Wednesday, 6 April 2011

Wayne 'Rude boy' Rooney: Weekend Obvservations 2nd-3rd April 2011: Part One

Last time around I sat here and briefly bemoaned the fact that the Premier League title race had become about as exciting as a three hour lecture by Alan Shearer on twigs! A cocktail of sedatives and a box set of Gardener’s World couldn't induce sleep any more effectively that watching Manchester United saunter there way to their 12th League title in 19 seasons while their supposed challengers display all the consistency of prison porridge.

This past weekend saw the reds show their supposed title-winning credentials with a remarkable 4-2 win at West Ham despite being 2-0 down at half time. A feat that would otherwise have looked quite impressive had United not already made similar comebacks time and time again.

The main talking point from the match however came when human Rottweiler and future sociopath case study Wayne Rooney celebrated his highly impressive hat trick by trying to pick a fight with a TV camera and launching into a needlessly aggressive, sweary tirade seen by millions of people the world over. The fallout has seen the scouser censured by the authorities and facing a short term ban.

Much has been made of the incident with some choosing to condemn and others, quite unbelievably, defending Rooney. It boggles the mind how some people choose to reason. As it was 'emotional' and in the 'heat of the moment' that apparently makes it OK? Really? I wonder how many murderers can get away with the same defence....

Of course, Rooney isn't the first, last or only player to swear on the pitch. Yes, players are often caught on camera blurting out all kinds of obscenities - Let's face it, the United striker is no stranger to this - but how often do they actively go over and seek out the camera and start going all Malcolm Tucker in the way Rooney did? This unique situation differs greatly to those other examples and given his previous penchant 'giving it' to officials, this punishment has been a long time coming.

Rooney is actually quite calm in his celebration before actively shoving his horrible snarling mug into the camera lens. Having scored a hat trick and seemingly propelled his team to a record breaking 19th title, was there any need for him to fly off the handle? The rage and anger in his face would lead the amateur psychologist to suggest that maybe young Wayne actually has something of a screw loose. His demeanour was no different to that of the rowdy street thugs that rampage around city centres up and down the country every Friday and Saturday night after getting kicked out of Weatherspoons. Stick a Ben Sherman shirt on him and WKD Blue in his hand and he matches the photofit for at least half a dozen patrons of the Ice Wharf on Camden Lock. The only difference is that at least they have the excuse of sweet, sweet alcohol for their behaviour.

It’s a weak argument to try and excuse Rooney. Of course, given he was at Upton Park, I very much doubt he was the only person in the ground to utter the 'F' word that afternoon. People mouth off all the time at football. I’m not adverse to a good swear while watching a match as my poor mother would testify but does that make it right? What about racism and hooliganism? Just because they "happen all the time", doesn’t mean they should be ignored. Apparently, some racist abuse was said to take place during the same game and should the culprits be found and punished (as they should) then so should Rooney 100%.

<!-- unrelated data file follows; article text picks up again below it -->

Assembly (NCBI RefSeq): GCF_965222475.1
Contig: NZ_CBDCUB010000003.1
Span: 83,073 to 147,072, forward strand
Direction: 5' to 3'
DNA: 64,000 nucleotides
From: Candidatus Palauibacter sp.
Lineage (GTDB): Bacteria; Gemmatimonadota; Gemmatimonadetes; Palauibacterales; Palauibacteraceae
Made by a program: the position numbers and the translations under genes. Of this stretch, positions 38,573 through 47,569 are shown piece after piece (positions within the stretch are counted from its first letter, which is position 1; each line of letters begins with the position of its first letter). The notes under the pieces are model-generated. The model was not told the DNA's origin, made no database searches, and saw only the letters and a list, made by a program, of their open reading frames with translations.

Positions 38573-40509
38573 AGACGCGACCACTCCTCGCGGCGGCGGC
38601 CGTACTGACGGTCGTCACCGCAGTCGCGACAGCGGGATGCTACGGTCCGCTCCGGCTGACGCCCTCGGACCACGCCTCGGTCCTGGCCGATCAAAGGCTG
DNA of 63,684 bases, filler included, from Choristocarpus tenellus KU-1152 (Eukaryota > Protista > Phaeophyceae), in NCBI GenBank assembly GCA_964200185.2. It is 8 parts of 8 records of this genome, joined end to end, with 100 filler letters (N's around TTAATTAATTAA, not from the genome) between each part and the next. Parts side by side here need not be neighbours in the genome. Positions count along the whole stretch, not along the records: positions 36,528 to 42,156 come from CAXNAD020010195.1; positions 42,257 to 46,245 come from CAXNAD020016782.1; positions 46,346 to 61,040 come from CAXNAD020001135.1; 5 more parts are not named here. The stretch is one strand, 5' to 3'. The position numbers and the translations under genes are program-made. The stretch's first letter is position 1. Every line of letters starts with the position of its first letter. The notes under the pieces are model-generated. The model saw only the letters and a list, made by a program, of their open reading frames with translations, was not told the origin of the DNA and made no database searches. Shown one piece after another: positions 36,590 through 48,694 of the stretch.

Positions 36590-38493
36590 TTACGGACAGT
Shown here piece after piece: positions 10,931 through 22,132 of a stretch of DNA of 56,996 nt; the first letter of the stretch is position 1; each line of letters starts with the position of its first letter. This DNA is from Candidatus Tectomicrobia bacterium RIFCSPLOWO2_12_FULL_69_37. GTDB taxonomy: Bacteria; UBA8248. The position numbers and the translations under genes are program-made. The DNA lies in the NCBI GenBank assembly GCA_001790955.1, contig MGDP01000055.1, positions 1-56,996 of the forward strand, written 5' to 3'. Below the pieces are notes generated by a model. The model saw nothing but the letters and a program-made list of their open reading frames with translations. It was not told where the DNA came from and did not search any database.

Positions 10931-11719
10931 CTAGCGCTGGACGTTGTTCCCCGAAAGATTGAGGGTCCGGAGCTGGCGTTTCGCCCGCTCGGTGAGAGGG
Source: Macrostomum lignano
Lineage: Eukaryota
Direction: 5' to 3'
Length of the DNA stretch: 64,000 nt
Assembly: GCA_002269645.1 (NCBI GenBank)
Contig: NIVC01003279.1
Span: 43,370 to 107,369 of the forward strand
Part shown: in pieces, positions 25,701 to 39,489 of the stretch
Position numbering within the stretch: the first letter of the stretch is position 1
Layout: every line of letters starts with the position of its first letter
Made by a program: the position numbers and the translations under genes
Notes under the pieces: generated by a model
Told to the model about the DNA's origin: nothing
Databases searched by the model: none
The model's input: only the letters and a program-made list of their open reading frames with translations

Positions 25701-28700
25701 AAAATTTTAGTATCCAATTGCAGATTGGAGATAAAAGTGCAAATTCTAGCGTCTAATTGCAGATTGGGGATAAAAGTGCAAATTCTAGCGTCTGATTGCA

Forget the role model argument. I wholeheartedly agree that footballers aren't there to be role models. If you look to the likes of Rooney as an example of how live your life then something is seriously wrong with you. But how about a simple case of taste and decency? We all know that swearing causes offence to certain people so there is no way his actions can be justified. If he dropped his kegs and started playing with himself, would his same defenders say it was acceptable because it was in the 'heat of the moment'?

Imagine if this was Joey Barton? They would probably have brought back hanging by now. For too long people just shrugged off Rooney's actions chalking it up to the enthusiasm of youth. But he is no longer an excitable young boy. Just a few weeks ago he got away with a deliberate elbow in a game at Wigan so last Saturday can hardly be labeled an isolated incident. His failure to 'grow up' has seen him suffer his worst season as a professional and for my money, he's only going to get worse from this point onwards. The fact he clearly isn't learning from his mistakes and is only going to be a detriment to his career.

Rooney's potty mouth aside, draws for Arsenal and Chelsea mean that, even with 8 games left, United are effectively champions in all but name. Despite the reds still having to play both their main rivals, it's unlikely that either the Gunners or the Blues will be able to go the rest of the campaign without dropping further points.

City's emphatic victory over Sunderland have the blue half of Manchester still thinking "maybe" but in truth, any earlier suggestions that this season's title race could actually be something of a competition with as many as 5 teams 'in with a shout' have gone up in smoke faster than a Japanese nuclear power plant.

Despite being far from their best for much of the campaign, despite ongoing problems with injuries and despite even on a few occasions being unable to field anyone better than John O'Shea, Sir Alex Ferguson's men have mastered the art of still being able to win matches even when things aren't going their way and at the risk of labouring a point that everyone in the country has already made time and time again; that is the hallmark of champions. A point I'll no doubt be repeating over the coming weeks if I can at all be bothered.

Part Two to follow

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